By the mid 20th century, there were thousands of cookery and recipe books available. The next revolution came with the introduction of the TV cooks. The first TV cook in England was Fanny Cradock with a show on the BBC. TV cookery programs brought recipes to a new audience. In the early days, recipes were available by post from the BBC; later with the introduction of CEEFAX text on screen, they became available on television.
In the early 21st century, there has been a renewed focus on cooking at home due to the late-2000s recession. Television networks such as the Food Network and magazines are still a major source of recipe information, with international cooks and chefs such as Jamie Oliver, Gordon Ramsay, Nigella Lawson and Rachael Ray having prime-time shows and backing them up with Internet websites giving the details of all their recipes. These were joined by reality TV shows such as Top Chef or Iron Chef, and many Internet sites offering free recipes, but cookery books remain as popular as ever. 
Recipe design tools
Molecular gastronomy provides chefs with cooking techniques and ingredients, but this discipline also provides new theories and methods which aid recipe design. These methods are used by chefs, foodies, home cooks and even mixologists worldwide to improve or design recipes.
- Course (food)
- Culinary art
- hRecipe - a microformat for marking-up recipes in web pages
- List of desserts
- List of foods
- Rhyming recipe
- Jean Bottéro, Textes culinaires Mésopotamiens, 1995. ISBN 0-931464-92-7; commentary at Society of Biblical Literature
- "Ancient_Egyptian_cuisine". Retrieved 2014-09-04.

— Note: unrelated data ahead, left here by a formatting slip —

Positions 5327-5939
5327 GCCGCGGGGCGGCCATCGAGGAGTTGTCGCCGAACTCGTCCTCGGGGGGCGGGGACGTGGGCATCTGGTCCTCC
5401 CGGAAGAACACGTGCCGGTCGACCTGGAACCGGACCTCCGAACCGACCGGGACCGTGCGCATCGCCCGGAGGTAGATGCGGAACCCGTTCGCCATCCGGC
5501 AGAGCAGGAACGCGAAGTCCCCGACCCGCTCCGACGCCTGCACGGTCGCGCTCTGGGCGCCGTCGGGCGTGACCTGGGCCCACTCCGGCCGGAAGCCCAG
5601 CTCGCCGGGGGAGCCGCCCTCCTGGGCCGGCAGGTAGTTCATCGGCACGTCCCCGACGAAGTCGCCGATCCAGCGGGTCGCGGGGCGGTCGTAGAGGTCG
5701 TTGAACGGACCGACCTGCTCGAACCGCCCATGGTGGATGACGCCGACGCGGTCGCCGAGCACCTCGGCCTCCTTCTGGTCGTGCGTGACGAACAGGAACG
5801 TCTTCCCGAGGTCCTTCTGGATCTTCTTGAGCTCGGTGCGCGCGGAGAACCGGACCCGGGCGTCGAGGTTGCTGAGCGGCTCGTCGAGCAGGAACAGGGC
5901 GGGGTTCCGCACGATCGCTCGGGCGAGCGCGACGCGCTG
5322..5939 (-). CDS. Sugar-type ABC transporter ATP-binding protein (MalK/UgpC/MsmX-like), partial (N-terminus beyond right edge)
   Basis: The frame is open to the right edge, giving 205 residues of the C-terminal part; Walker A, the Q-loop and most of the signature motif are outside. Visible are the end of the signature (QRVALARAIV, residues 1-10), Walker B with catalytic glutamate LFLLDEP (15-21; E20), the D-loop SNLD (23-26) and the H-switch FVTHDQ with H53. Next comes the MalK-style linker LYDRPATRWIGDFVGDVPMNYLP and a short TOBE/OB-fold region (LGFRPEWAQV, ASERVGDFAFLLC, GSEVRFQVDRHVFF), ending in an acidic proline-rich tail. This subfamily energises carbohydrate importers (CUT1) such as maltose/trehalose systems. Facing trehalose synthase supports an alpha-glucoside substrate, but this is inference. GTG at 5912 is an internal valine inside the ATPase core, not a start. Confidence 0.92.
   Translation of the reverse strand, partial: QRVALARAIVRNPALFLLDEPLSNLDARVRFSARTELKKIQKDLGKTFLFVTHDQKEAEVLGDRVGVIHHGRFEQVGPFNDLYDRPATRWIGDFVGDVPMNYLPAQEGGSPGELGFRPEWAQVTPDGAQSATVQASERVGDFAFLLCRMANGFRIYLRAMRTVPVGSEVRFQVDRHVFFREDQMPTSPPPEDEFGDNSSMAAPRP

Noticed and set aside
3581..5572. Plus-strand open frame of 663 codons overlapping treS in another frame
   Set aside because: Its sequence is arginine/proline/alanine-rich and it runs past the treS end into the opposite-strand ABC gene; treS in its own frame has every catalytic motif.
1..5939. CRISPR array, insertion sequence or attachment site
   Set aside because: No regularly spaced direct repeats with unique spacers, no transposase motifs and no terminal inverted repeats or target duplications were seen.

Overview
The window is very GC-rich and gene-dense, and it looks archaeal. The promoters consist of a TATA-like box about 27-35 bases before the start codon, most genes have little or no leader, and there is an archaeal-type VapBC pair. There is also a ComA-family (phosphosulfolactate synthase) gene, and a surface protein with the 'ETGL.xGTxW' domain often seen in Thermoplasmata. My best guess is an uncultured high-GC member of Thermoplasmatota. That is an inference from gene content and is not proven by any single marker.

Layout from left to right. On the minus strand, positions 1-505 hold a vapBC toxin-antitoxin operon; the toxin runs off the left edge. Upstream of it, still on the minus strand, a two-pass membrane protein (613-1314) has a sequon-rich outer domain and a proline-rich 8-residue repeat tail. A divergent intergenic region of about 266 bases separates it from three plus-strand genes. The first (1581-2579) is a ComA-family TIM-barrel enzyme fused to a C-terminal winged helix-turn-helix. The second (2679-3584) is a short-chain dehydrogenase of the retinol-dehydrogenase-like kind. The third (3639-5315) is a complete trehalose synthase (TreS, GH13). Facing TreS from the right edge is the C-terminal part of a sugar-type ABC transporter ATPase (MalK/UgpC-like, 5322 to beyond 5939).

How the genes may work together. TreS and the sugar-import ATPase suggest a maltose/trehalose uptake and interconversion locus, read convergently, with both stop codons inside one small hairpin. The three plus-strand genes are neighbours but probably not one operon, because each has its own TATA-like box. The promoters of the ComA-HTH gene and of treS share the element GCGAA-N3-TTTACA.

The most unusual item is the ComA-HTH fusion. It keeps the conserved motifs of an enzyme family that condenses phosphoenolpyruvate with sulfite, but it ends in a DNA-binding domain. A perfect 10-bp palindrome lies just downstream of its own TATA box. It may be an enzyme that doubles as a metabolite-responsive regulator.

- Andrew Dalby, Food in the Ancient World from A to Z, 2003. ISBN 0-415-23259-7 p. 97-98.
- "Roman food in Britain". Retrieved 2007-05-10.
- COMDA Calendar Co. 2007 Recipe Calendar. COMDA, Canada.
- Hicatt, Constance B; Sharon Butler (1985). English Culinary Manuscripts of the 14C.
- Austin, Thomas (1888). Ashmole and other Manuscripts.
- Sieben, Ria Jansen (1588). Een notable boecxtken van cokeryen.
- anon (1588). The good Huswifes handmaid for Cookerie.
- May, Robert (1685). The accomplifht Cook.
- Judy Gerjuoy. "Medieval Cookbooks". Retrieved 2007-06-15.
- Pearce, Food For Thought: Extraordinary Little Chronicles of the World, (2004) pg 144
- "Acton, Eliza (1799–1859)". Women in World History: A Biographical Encyclopedia. Gale Research Inc. Retrieved 8 January 2013.(subscription required)
- General Observations on the Common Hog
- Food in season in April 1861
- Cunningham, Marion (1979). The Fannie Farmer Cookbook (revised). Bantam Books, New York. ISBN 0-553-56881-7.
- Holmes, Elizabeth (2009-05-05). "Web Recipes Are Cooking With Gas". Wall Street Journal.
- Andriani, Lynn. "Cookbooks surge to top category". Retrieved 2013-10-14.